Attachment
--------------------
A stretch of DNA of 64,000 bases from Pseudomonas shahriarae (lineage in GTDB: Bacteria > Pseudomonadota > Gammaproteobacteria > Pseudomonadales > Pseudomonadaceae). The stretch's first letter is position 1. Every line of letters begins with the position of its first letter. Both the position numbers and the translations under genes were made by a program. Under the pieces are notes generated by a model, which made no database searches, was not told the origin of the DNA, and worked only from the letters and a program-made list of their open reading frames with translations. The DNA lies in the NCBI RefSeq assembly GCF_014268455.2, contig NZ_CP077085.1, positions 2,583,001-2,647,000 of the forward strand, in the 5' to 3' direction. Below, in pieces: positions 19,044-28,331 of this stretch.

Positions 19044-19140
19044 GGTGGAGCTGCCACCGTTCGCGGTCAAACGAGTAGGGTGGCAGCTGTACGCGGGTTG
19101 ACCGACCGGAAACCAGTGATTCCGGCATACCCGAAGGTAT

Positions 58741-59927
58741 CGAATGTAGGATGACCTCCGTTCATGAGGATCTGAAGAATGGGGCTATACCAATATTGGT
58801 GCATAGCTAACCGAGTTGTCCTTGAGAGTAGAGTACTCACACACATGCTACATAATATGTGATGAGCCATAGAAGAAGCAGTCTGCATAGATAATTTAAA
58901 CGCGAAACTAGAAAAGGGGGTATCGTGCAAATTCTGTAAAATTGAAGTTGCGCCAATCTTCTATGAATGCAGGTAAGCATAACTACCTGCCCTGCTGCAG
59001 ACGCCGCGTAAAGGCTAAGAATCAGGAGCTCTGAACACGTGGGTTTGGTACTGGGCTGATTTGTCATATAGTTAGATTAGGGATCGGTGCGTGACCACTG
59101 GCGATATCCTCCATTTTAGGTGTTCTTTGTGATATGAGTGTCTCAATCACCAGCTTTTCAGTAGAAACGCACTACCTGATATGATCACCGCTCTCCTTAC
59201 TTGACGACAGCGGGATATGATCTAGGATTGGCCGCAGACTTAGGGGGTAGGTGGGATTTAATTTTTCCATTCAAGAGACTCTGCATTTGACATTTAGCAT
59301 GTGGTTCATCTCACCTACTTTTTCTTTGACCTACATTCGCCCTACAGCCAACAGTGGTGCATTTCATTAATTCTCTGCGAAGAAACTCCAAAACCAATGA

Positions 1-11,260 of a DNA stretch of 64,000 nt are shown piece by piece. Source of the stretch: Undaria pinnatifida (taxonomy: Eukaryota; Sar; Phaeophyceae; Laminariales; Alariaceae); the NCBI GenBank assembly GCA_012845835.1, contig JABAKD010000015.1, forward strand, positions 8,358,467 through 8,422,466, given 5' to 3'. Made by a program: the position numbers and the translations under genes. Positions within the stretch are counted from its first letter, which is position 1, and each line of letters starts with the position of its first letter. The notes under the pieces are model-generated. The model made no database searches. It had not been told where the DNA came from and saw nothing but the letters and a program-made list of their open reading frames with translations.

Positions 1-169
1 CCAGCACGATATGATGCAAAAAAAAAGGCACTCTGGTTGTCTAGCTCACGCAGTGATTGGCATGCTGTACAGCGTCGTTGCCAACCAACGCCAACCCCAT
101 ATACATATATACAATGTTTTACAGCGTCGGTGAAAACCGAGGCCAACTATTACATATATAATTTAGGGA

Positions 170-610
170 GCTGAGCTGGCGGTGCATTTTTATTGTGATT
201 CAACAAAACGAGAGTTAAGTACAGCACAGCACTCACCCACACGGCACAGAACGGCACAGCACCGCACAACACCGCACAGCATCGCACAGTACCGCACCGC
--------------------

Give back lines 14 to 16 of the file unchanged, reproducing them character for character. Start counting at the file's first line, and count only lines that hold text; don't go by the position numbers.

Positions 1-169
1 CCAGCACGATATGATGCAAAAAAAAAGGCACTCTGGTTGTCTAGCTCACGCAGTGATTGGCATGCTGTACAGCGTCGTTGCCAACCAACGCCAACCCCAT
101 ATACATATATACAATGTTTTACAGCGTCGGTGAAAACCGAGGCCAACTATTACATATATAATTTAGGGA